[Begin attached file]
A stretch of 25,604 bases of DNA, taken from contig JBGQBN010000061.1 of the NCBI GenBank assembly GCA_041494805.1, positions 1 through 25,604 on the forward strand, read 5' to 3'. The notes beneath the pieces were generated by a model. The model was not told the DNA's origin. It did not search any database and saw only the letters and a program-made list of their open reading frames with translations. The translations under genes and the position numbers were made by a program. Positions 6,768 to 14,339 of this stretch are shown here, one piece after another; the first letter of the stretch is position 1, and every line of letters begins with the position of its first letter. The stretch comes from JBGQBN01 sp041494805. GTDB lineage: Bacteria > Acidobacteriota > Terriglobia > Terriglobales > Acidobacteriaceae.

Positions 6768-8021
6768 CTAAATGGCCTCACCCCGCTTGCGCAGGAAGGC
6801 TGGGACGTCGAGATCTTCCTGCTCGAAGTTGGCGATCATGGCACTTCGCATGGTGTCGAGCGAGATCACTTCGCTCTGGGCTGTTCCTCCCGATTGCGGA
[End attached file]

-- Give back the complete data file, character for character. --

A stretch of 25,604 bases of DNA, taken from contig JBGQBN010000061.1 of the NCBI GenBank assembly GCA_041494805.1, positions 1 through 25,604 on the forward strand, read 5' to 3'. The notes beneath the pieces were generated by a model. The model was not told the DNA's origin. It did not search any database and saw only the letters and a program-made list of their open reading frames with translations. The translations under genes and the position numbers were made by a program. Positions 6,768 to 14,339 of this stretch are shown here, one piece after another; the first letter of the stretch is position 1, and every line of letters begins with the position of its first letter. The stretch comes from JBGQBN01 sp041494805. GTDB lineage: Bacteria > Acidobacteriota > Terriglobia > Terriglobales > Acidobacteriaceae.

Positions 6768-8021
6768 CTAAATGGCCTCACCCCGCTTGCGCAGGAAGGC
6801 TGGGACGTCGAGATCTTCCTGCTCGAAGTTGGCGATCATGGCACTTCGCATGGTGTCGAGCGAGATCACTTCGCTCTGGGCTGTTCCTCCCGATTGCGGA